First Nations wrestler helps unveil Canadian clothing line for Paris Olympics

Wednesday, April 17th, 2024 2:03pm


Image Caption

During the Athlete Kit reveal in Toronto April 16, Justina Di Stasio models the "opening ceremonies look" for Canadian athletes competing in the Paris Olympics in France this summer.
By Sam Laskaris
Local Journalism Initiative Reporter

Justina Di Stasio’s lifelong dream is starting to feel more and more like reality.

Di Stasio, a member of Norway House Cree Nation in Manitoba, is a wrestler who will represent Canada at this summer’s Paris Olympics in France.

Di Stasio was in Toronto on April 16 for the Athlete Kit reveal, featuring all of the clothing that Canadian athletes will wear during the Olympics and Paris Paralympics.

The event, staged at The Liberty Grand in Toronto, was hosted by lululemon, which is the official outfitter for athletes representing the Canadian Olympic and Paralympic committees.

Di Stasio, who lives in East Vancouver, was excited to be among the Canadian athletes to model the clothes they’ll be wearing.

“Everything feels more like I’m going to the Olympics,” she said, moments after the kit reveal. “Everything is a different experience. This one was a big one.”

As of April 17, there will be exactly 100 days before the start of the Paris Olympics, which begin on July 26.

“It’s going to be the best 100 days of my life,” Di Stasio said.

The Athlete Kit reveal saw athletes modelling outfits for the opening and closing ceremonies, clothing for meeting the media and for when walking around the athletes’ village.

And for those who are successful and earn some hardware, there’s also special clothing to wear on the podium.

“Everything is so nice,” Di Stasio said of the items. “People were telling me you have to prepare for the question what is your favourite item. And I was like that’s going to be a tough choice.”

Di Stasio walked the runway at the reveal wearing the opening ceremonies look.

“I decided (this is my favourite) because I got to wear this out there,” she said.

Di Stasio was one of 19 Canadian Olympic or Paralympic athletes that took part in the Athlete Kit reveal.

“Being here and sharing this experience with a bunch of other Olympians, these are people I’ve looked up to,” she said. “I’ve followed them on Instagram and seeing them have big moments, just being here with them it’s like ‘Whoa. This is like the real deal.’ I’m here too. So, it’s very cool.”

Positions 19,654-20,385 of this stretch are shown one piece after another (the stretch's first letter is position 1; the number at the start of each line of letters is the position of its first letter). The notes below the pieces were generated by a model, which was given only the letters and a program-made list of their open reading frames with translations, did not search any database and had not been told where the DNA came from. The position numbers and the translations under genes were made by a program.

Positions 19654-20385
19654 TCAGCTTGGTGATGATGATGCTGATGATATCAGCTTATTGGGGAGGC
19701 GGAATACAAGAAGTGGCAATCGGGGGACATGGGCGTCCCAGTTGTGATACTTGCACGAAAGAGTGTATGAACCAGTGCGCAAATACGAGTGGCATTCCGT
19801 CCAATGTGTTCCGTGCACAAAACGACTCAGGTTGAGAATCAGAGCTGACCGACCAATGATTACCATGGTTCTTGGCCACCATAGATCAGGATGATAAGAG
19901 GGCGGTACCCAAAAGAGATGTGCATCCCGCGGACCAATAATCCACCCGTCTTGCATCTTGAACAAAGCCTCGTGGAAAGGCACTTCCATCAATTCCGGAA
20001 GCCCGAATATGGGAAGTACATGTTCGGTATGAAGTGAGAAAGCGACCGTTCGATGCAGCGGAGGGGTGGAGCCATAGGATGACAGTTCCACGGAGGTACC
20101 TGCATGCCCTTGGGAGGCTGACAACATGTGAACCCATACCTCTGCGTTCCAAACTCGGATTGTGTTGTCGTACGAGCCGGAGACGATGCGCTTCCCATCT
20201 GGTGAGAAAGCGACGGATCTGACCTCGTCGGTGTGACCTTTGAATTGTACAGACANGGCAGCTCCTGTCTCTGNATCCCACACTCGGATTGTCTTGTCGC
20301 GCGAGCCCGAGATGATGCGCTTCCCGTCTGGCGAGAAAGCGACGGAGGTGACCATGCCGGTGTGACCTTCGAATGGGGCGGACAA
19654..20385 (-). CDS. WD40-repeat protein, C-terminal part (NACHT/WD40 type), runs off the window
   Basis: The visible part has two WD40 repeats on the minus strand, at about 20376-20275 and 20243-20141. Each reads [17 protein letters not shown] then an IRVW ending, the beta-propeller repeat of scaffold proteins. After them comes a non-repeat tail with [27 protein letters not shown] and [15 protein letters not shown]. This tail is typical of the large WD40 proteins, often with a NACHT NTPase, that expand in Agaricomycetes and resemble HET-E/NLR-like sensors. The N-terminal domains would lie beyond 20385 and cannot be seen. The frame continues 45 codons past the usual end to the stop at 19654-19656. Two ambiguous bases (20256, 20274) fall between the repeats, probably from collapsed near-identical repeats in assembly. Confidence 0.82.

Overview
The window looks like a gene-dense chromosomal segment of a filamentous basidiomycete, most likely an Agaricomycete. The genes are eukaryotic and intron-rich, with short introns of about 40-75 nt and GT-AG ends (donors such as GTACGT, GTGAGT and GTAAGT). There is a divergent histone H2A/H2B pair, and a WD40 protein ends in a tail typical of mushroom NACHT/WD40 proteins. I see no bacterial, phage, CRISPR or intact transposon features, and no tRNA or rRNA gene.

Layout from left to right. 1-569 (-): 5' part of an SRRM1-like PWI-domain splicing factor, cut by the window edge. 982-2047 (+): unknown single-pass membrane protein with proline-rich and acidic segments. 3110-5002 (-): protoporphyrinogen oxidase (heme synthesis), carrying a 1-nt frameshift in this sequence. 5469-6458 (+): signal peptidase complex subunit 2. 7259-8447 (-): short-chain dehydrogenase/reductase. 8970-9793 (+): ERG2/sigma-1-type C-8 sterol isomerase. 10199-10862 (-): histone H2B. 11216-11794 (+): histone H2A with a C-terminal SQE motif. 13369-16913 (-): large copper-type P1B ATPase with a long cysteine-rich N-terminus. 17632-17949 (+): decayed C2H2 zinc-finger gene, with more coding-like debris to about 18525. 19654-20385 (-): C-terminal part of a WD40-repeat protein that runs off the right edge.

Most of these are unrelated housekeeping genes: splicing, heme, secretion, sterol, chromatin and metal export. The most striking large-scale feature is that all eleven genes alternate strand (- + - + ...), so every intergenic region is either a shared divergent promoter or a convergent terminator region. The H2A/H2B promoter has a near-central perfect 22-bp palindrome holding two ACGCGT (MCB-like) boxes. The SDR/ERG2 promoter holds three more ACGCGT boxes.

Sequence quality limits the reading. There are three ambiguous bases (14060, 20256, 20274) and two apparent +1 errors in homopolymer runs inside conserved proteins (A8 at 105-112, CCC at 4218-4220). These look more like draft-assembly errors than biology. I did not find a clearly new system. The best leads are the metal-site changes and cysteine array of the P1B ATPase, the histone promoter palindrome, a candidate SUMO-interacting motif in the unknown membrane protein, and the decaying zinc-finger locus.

Justina Di Stasio

Di Stasio will represent Canada in the women’s 76-kilogram category.

“I still can’t believe I’m going to be an Olympian,” she said. “I worked so long and so hard and you have this big goal. But now it’s actually happening. I’m working so hard to be present and enjoy it all because it’s surreal.

“Like dreams come true. You work so hard for them and then it’s actually happening. You don’t want to miss it. So, you want to be so present every day.”

Di Stasio will be busy before she heads to Paris.

Besides training sessions in Canada, she’ll also attend camps in Colorado and Oregon. Plus, she’ll compete in a ranking tournament in Budapest. And then, she might also participate at a tourney in Italy.

“Budapest is the last ranking tournament,” said Di Stasio, who is currently ranked ninth in her weight class in the world rankings. “If that goes well, then I can come home. If we need to fix things up, we need another test-up tournament.”

Though she has qualified to participate in Paris, Di Stasio said ranking tournaments are still important.

“We’re waiting for all 16 girls to qualify for the Olympics (in my category),” she said. “So, you want to be as high as you can get just so you get a better idea of what the draw is going to be. But, realistically, wherever I get ranked, I’m just going to do whatever I have to do that day.”

Di Stasio, who is 31, is a former world champion, winning the gold medal in her 72-kilogram division at the 2018 global meet.

She also won gold medals at the 2022 Commonwealth Games and the 2019 Pan American Games.

Local Journalism Initiative Reporters are supported by a financial contribution made by the Government of Canada.